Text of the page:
The greatest problem of the future is civilizing the human race.
~Arthur C. Clarke, “Aladdin’s Lamp“ (1962)
Do you see, then, that the important prediction is not the automobile, but the parking problem; not radio, but the soap-opera; not the income tax but the expense account; not the Bomb but the nuclear stalemate? Not the action, in short, but the reaction?
~Isaac Asimov, “Future? Tense!“ (1965)
Him there, they worshiped him; but some had doubts.
Then Jesus came to them and said this: “All
Authority in heaven and on earth
Is granted me. So go and make disciples
Of all the nations, baptizing them in
The name of Father, Son and Holy Spirit,
And teaching them to follow all that I’ve
Commanded you. And surely I’m your friend
Always, even until the age’s end.”
It is too small a thing for you to be my servant to restore the tribes of Jacob and bring back those of Israel I have kept. I will also make you a light for the Gentiles, that you may bring my salvation to the ends of the earth.
Nanotechnology is manufacturing with atoms.
The economic depression that struck Europe in the fourteenth century was followed ultimately by economic and technological recovery. But the depression we have moved into will have no end. We can anticipate centuries of decline and exhaustion.
~Jean Gimpel, The Medieval Machine, 1975
This country is at present engaged in furnishing material for future authors; not in encouraging its living ones.
~Herman Melville (1819−1891), U.S. author. Letter, July 20, 1851, to a publisher, Richard Bentley. Correspondence, vol. 14, The Writings of Herman Melville, ed. Lynn Horth (1993). (The subject was international copyright.) Melville wrote Moby-Dick, The Confidence-Man, and Billy Budd.
Gradually the village murmur subsided, and we seemed to be embarked on the placid current of our dreams, floating from past to future as silently as one awakes to fresh morning or evening thoughts.
~Henry David Thoreau (1817−1862), U.S. philosopher, author, naturalist, “A Week on the Concord and Merrimack Rivers“ (1849) in The Writings of Henry David Thoreau, vol. 1, p. 17, Houghton Mifflin (1906)
Here men from the planet Earth first set foot upon the Moon. July 1969 A.D. We came in peace for all mankind.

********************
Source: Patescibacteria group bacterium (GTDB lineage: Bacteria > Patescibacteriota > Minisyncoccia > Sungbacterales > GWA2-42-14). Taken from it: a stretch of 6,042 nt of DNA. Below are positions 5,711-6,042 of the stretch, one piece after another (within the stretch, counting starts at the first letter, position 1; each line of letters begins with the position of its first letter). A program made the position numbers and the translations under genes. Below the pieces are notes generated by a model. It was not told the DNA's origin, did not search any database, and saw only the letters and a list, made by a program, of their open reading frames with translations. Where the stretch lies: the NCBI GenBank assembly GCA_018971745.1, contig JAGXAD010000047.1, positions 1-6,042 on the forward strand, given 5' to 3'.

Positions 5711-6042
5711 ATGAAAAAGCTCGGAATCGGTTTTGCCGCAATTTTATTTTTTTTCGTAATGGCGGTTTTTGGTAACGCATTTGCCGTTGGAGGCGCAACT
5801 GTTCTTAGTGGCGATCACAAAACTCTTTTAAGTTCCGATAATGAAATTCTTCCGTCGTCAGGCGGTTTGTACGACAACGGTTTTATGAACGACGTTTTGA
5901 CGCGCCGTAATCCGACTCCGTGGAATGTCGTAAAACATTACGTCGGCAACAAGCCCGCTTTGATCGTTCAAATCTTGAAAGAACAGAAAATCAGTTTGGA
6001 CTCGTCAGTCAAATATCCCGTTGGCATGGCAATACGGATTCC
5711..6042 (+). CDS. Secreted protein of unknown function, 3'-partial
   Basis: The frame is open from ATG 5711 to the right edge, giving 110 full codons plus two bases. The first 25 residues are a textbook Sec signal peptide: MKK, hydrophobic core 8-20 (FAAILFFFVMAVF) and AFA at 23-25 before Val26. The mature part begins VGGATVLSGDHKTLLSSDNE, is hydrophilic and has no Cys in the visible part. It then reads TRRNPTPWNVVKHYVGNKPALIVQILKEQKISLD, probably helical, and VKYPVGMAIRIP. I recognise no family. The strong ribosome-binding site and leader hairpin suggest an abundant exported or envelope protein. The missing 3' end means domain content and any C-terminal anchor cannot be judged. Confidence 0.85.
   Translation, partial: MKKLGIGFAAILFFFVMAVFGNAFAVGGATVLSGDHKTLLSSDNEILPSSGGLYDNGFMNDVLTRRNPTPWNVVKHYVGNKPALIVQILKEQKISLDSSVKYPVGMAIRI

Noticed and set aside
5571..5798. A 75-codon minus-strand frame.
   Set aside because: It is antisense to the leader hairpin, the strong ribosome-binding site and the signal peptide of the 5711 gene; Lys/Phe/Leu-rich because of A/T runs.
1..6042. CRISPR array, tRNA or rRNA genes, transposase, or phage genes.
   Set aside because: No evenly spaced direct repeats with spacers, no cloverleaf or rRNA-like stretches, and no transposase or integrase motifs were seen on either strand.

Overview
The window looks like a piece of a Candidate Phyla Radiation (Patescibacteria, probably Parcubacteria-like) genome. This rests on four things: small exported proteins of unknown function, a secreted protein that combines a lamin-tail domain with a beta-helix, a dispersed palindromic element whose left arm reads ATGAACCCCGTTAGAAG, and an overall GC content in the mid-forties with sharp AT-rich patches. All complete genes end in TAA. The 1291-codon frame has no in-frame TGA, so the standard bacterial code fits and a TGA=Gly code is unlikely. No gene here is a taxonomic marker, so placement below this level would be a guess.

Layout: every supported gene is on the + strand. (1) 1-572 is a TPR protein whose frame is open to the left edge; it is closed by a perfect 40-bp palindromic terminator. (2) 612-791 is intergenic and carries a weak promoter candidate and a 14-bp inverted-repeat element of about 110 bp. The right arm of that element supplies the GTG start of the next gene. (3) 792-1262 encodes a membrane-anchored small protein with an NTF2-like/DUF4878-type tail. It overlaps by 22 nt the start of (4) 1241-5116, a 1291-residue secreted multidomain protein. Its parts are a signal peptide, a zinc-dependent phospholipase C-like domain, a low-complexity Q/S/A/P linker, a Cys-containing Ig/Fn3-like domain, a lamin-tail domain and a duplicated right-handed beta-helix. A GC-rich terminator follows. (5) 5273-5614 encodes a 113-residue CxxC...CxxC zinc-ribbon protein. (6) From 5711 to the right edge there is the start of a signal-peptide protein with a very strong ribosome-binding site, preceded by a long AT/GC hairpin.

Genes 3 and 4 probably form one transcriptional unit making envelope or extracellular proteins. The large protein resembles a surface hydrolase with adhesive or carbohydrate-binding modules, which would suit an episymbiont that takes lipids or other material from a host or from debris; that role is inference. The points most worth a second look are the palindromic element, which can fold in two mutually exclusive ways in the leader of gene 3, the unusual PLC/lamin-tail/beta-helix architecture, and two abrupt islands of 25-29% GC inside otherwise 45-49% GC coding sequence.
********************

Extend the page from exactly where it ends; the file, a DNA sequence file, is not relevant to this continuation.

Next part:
Equipped with his five senses, man explores the universe around him and calls the adventure Science.
~Edwin Powell Hubble, The Nature of Science, 1954
In science it often happens that scientists say, “You know that’s a really good argument; my position is mistaken,” and then they actually change their minds and you never hear that old view from them again. They really do it. It doesn’t happen as often as it should, because scientists are human and change is sometimes painful. But it happens every day. I cannot recall the last time something like that happened in politics or religion.
~Carl Sagan, 1987. Carl Edward Sagan (1934 – 1996) was an American astronomer, astrophysicist, cosmologist, author, science popularizer and science communicator in astronomy and natural sciences.
He spent most of his career as a professor of astronomy at Cornell University, where he directed the Laboratory for Planetary Studies. He published more than 600 scientific papers and articles and was author, co-author or editor of more than 20 books. He advocated scientifically skeptical inquiry and the scientific method, pioneered exobiology and promoted the Search for Extra-Terrestrial Intelligence (SETI).
Mystery creates wonder, and wonder is the basis of man’s desire to understand.
The Earth is the cradle of humanity, but mankind cannot stay in the cradle forever.
In my mind, public space travel will precede efforts toward exploration − be it returning to the moon, going to Mars, visiting asteroids, or whatever seems appropriate. We’ve got millions and millions of people who want to go into space, who are willing to pay. When you figure in the payload potential of customers, everything changes.
The perfect computer has been developed. You just feed in your problems and they never come out again.
The most overlooked advantage of owning a computer is that if they foul up there’s no law against whacking them around a bit.
Programming today is a race between software engineers striving to build bigger and better idiot-proof programs, and the Universe trying to produce bigger and better idiots. So far, the Universe is winning.